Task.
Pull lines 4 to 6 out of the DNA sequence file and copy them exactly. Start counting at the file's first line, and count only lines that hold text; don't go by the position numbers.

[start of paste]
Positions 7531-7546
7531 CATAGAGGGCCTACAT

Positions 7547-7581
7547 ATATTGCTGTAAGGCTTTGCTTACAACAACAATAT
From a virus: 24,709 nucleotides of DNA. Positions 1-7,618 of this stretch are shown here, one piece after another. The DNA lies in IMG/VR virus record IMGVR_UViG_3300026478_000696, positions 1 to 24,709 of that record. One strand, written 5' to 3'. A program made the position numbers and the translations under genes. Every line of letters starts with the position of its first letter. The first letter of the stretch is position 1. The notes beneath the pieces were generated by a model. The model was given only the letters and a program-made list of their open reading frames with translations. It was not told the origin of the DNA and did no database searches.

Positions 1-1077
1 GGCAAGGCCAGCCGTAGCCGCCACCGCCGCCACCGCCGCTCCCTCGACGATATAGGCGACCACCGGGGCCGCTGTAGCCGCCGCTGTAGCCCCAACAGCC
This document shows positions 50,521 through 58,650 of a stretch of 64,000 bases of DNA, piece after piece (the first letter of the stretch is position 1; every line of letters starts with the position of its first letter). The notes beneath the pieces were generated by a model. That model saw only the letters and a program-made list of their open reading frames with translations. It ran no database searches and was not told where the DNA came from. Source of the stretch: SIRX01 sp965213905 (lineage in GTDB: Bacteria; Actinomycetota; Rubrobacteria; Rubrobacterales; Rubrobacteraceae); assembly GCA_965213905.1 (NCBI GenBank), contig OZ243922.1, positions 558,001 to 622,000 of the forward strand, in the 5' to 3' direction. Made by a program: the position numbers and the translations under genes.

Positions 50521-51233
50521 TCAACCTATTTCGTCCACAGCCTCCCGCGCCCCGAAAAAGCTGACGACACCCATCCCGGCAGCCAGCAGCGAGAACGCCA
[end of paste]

7547 ATATTGCTGTAAGGCTTTGCTTACAACAACAATAT
From a virus: 24,709 nucleotides of DNA. Positions 1-7,618 of this stretch are shown here, one piece after another. The DNA lies in IMG/VR virus record IMGVR_UViG_3300026478_000696, positions 1 to 24,709 of that record. One strand, written 5' to 3'. A program made the position numbers and the translations under genes. Every line of letters starts with the position of its first letter. The first letter of the stretch is position 1. The notes beneath the pieces were generated by a model. The model was given only the letters and a program-made list of their open reading frames with translations. It was not told the origin of the DNA and did no database searches.

Positions 1-1077